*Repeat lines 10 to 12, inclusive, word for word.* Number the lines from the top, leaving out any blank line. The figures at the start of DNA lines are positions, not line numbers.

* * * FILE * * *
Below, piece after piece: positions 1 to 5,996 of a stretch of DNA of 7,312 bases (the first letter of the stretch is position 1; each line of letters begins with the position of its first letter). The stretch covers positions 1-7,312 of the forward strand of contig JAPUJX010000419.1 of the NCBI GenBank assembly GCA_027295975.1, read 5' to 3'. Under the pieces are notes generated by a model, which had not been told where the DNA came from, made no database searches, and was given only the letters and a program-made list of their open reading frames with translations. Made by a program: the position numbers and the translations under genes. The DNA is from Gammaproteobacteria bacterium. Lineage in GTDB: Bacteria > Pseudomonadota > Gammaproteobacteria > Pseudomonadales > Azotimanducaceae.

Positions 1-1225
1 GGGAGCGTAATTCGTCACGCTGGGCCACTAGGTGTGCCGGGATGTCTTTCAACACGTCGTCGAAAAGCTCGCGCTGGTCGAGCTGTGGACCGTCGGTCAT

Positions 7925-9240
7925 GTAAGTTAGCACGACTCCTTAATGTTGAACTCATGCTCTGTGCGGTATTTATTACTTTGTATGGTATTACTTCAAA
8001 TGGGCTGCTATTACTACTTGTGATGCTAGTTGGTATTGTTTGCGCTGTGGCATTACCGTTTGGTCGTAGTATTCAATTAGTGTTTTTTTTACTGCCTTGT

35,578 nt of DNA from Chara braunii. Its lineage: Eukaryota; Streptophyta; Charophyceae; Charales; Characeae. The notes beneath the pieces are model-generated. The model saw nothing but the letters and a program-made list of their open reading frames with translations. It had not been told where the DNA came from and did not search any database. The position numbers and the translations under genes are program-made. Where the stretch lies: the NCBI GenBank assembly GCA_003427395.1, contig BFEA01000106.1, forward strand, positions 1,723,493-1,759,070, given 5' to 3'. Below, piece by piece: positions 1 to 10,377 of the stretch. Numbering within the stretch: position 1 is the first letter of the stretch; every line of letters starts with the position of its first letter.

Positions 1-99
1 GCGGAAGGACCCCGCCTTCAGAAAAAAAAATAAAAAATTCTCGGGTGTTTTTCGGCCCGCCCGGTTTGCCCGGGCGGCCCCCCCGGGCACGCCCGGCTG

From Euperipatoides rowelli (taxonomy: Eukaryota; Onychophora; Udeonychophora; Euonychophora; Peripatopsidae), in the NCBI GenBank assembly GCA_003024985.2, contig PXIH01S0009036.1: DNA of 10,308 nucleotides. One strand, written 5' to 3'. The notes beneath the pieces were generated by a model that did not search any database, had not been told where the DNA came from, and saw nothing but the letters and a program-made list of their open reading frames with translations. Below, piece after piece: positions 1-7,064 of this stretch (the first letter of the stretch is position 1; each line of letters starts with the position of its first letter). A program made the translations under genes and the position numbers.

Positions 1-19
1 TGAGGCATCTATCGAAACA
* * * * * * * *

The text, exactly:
From Euperipatoides rowelli (taxonomy: Eukaryota; Onychophora; Udeonychophora; Euonychophora; Peripatopsidae), in the NCBI GenBank assembly GCA_003024985.2, contig PXIH01S0009036.1: DNA of 10,308 nucleotides. One strand, written 5' to 3'. The notes beneath the pieces were generated by a model that did not search any database, had not been told where the DNA came from, and saw nothing but the letters and a program-made list of their open reading frames with translations. Below, piece after piece: positions 1-7,064 of this stretch (the first letter of the stretch is position 1; each line of letters starts with the position of its first letter). A program made the translations under genes and the position numbers.

Positions 1-19
1 TGAGGCATCTATCGAAACA